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This reader is designed to accompany any main text in research methods or be used as a stand-alone reader. It has been closely patterned on the range of topics covered in Earl Babbie's best selling texts, THE PRACTICE OF SOCIAL RESEARCH, 11/e and BASICS OF SOCIAL RESEARCH, 4/e. The reader focuses on the core methodologies of the social research methods course and provides illustrations of those methods. The articles describe real world applications and research and show students how research is conducted and reported.
- The author has streamlined this edition.
- Comparisons between Thai adolescent voices and Thai adolescent health literature by Vipavee Thongpriwan; Beverly J. McElmurry.
- A new feature "suggested films" is included in each chapter. Films can we watched by students on their own time, or shown in class.
- A new appendix called "Writing and Reading a Research Paper" includes a new sample paper written by the author, called "Construction of Masculinity: A Look into the Lives of Heterosexual Male Transvestites".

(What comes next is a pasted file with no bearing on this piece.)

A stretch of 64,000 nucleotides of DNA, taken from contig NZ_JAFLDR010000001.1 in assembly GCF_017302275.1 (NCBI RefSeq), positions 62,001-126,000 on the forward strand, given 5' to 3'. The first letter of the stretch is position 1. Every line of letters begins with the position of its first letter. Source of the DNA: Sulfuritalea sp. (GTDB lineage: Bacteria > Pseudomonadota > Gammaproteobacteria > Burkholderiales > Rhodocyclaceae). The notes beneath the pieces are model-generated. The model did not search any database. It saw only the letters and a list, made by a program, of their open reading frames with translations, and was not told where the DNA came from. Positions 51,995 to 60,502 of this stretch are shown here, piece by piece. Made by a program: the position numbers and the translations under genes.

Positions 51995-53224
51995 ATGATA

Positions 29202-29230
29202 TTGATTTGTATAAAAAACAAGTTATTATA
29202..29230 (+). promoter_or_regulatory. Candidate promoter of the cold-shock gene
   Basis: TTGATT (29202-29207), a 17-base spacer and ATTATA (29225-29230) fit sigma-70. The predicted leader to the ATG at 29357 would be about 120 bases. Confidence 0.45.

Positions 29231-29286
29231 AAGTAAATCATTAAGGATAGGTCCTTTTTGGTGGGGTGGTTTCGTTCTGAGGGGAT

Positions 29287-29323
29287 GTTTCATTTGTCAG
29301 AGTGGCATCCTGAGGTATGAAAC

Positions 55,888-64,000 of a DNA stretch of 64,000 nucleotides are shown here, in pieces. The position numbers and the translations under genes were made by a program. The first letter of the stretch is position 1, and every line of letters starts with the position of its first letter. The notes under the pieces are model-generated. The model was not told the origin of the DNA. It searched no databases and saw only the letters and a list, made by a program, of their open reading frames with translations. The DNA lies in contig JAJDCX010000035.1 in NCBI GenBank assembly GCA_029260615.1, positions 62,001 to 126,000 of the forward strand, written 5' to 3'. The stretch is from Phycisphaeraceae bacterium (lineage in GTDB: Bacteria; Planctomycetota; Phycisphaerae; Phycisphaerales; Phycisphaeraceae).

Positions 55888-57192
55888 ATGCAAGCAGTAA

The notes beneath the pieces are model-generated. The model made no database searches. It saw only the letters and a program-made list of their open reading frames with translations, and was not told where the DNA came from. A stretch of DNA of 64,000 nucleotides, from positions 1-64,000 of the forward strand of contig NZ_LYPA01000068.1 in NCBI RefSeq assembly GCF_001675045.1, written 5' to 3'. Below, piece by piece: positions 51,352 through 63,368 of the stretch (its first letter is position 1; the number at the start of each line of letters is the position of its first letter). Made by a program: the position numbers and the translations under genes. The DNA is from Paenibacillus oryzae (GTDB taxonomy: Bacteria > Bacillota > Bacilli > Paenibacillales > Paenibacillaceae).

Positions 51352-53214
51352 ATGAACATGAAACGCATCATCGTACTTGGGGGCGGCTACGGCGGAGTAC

- New and expanded coverage on ethics including: American Sociological Association's Code of Ethics, and several new articles.
- A new article: Taking Names: The Ethics of Indirect Recruitment in Research on Sexual Networks by Lewis H. Margolis.
- A new article: An epidemiological survey on the presence of toxic chemicals in soaps and cosmetics used by adolescent female students from a Nigerian University by Obuekwe; Ifeyinwa Flossy; Ochei Uche Mabel; M. Pharm.
- A new article: A Study of differences in business ethical values in mainland China, the U.S. and Jamaica by Lillian Y. Fok; Sandra J. Hartman; Kern Kwong.
- A new article: The Eurowinter project: the use of market/social research methods in an international scientific study by Colin McDonald.
- Prepaid monetary incentives and data quality in face-to-face interviews are included: data from the 1996 survey of income an program participation incentive experiment by Michael Davern; Todd H. Rockwood; Randy Sherrod; Stephen Campbell.